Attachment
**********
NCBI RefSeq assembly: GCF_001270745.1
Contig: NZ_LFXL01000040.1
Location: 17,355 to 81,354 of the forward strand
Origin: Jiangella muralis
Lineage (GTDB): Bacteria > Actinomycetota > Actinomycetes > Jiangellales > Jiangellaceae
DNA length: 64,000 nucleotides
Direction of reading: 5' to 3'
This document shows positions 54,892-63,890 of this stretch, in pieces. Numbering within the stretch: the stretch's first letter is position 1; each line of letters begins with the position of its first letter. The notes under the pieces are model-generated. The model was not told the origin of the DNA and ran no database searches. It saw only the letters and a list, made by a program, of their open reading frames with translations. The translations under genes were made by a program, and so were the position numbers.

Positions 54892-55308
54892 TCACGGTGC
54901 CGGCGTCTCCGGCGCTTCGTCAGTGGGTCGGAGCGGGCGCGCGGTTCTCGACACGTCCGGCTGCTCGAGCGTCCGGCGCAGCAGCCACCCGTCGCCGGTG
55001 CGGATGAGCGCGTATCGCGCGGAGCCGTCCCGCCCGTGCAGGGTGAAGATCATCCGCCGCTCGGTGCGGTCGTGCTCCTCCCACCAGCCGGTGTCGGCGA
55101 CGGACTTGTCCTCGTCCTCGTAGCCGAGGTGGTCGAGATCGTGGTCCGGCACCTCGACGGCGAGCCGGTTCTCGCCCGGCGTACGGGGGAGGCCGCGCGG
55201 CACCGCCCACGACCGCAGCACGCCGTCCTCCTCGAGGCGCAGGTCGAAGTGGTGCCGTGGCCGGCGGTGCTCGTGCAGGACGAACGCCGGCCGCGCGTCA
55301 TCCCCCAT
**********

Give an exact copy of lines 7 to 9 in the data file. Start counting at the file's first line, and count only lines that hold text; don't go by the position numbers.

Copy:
Direction of reading: 5' to 3'
This document shows positions 54,892-63,890 of this stretch, in pieces. Numbering within the stretch: the stretch's first letter is position 1; each line of letters begins with the position of its first letter. The notes under the pieces are model-generated. The model was not told the origin of the DNA and ran no database searches. It saw only the letters and a list, made by a program, of their open reading frames with translations. The translations under genes were made by a program, and so were the position numbers.

Positions 54892-55308